Why does Ned Colletti think James Loney is poised for a breakout, after all the years of disappointment?
James Loney is not known for his offense. In fact, he's often derided for his lack of it. First base is the most offense-heavy position in the game, and Loney has hit just .281/.341/.411 the last four years at a position where last year's average first baseman hit .271/.345/.452. That, among other things, makes Dodgers general manager Ned Colletti's statement on MLB Network Radio Friday a curious one:
In the minors, Loney didn't have much power. He topped out at 11 home runs in a full season in Double-A as a 21-year-old, and his eight homers in 98 games in 2006 at Triple-A are somewhat clouded by his home team: Las Vegas. The PCL has its reputation as a hitter's haven because of places like Las Vegas. Granted, he was very young for those levels, so not falling on his face is impressive, never mind that he earned a trip to the majors to stay at that age.
Loney's career-high in the majors for home runs is 15. He achieved that feat back in 2007, when he played in just 96 games, and it still looked like Loney might be able to hit. Since, though, his high is 13, a number he has reached twice, both times in 651 plate appearance seasons. At the rate he hits homers, he would have needed over 1000 plate appearances to hit 20 bombs, and 1,251 -- almost two full seasons -- to hit 25.
Things didn't change much last year, either, when Loney had his age-27 season, the one where a player is generally going to peak and have his career year. Loney hit 12 homers in 582 plate appearances, pushing his slugging percentage over .400 for the first time in three years.
A significant part of the problem is that Loney doesn't hit well in his home park. His career Isolated Power (slugging percentage minus batting average) at Dodger Stadium is a middle infielder-esque .113, while on the road he is a much more tolerable .177. It's not perfect, but it at least fits in around the average power output of a first baseman. The Dodgers aren't bringing in the fences for Loney in 2012, though, so what is it that makes Colletti think now, 3,000-plus plate appearances later, that Loney finally has things figured out?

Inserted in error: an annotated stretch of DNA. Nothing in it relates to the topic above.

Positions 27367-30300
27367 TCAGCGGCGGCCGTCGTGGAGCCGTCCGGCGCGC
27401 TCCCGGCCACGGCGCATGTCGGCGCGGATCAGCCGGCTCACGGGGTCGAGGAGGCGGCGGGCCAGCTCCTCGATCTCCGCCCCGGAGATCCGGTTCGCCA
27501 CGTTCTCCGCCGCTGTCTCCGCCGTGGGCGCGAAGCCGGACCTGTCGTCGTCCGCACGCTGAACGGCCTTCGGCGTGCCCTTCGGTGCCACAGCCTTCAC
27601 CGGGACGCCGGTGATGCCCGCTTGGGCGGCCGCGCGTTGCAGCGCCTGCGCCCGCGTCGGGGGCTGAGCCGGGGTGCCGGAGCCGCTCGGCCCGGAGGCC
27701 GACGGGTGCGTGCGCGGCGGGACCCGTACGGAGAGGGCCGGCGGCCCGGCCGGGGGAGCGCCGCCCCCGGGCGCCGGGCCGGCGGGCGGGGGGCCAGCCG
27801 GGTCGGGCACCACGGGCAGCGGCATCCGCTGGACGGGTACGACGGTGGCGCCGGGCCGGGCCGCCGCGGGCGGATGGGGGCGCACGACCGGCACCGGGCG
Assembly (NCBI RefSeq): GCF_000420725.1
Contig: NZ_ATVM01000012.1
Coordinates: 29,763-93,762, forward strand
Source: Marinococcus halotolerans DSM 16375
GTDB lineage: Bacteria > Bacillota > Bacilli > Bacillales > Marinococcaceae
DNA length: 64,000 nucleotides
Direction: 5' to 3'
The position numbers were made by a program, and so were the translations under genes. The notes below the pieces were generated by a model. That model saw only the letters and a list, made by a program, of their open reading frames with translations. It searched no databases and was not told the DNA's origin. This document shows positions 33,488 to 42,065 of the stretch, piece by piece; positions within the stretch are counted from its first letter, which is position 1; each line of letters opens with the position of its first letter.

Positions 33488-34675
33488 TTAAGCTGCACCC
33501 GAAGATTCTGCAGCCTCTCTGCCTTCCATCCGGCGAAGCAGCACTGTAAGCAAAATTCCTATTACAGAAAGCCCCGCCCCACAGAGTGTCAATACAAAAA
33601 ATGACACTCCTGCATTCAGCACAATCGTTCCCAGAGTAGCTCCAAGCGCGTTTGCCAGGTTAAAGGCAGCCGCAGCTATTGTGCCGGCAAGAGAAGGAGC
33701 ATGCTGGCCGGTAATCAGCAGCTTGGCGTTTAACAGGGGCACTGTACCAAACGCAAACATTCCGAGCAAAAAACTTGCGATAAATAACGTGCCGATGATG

Loney's performance during the last two months of 2011 is the likely source of Colletti's optimism. Over his final 192 plate appearances, Loney went deep eight times, hitting .357/.416/.608 (.251 ISO) and chipping in 17 doubles as well. The left-handed Loney even had some power against his fellow southpaws, slugging .477 against them during that stretch. And, for once, Dodger Stadium wasn't a problem for him: Loney hit .405/.488/.703 there from August through September.
Whether Colletti is on target or not with his positive outlook is another matter. We are talking about fewer than 200 plate appearances, after all, and a whole lot can happen in a stretch like that. Plenty of players succeed like mad for short stretches of a month or two, only to never be that productive again. Then again, there are others. Take this .257/.339/.606 September 2009 from a certain Toronto Blue Jay, for one. (Hint: It's Jose Bautista.) Cases like Bautista, who was a career .386 slugger prior to that month, are a rarity, but with the right changes made to a hitter's approach, wholesale changes are possible. They are just unlikely, is all.
Loney isn't about to be confused for Joey Bats anytime soon, but if there is some major change in his swing mechanics that helped him succeed where he previously failed, (and hey, there might be!) then maybe Colletti is on to something. Of course, that "if" is as huge as the difference between Loney and a productive first baseman has been in the past.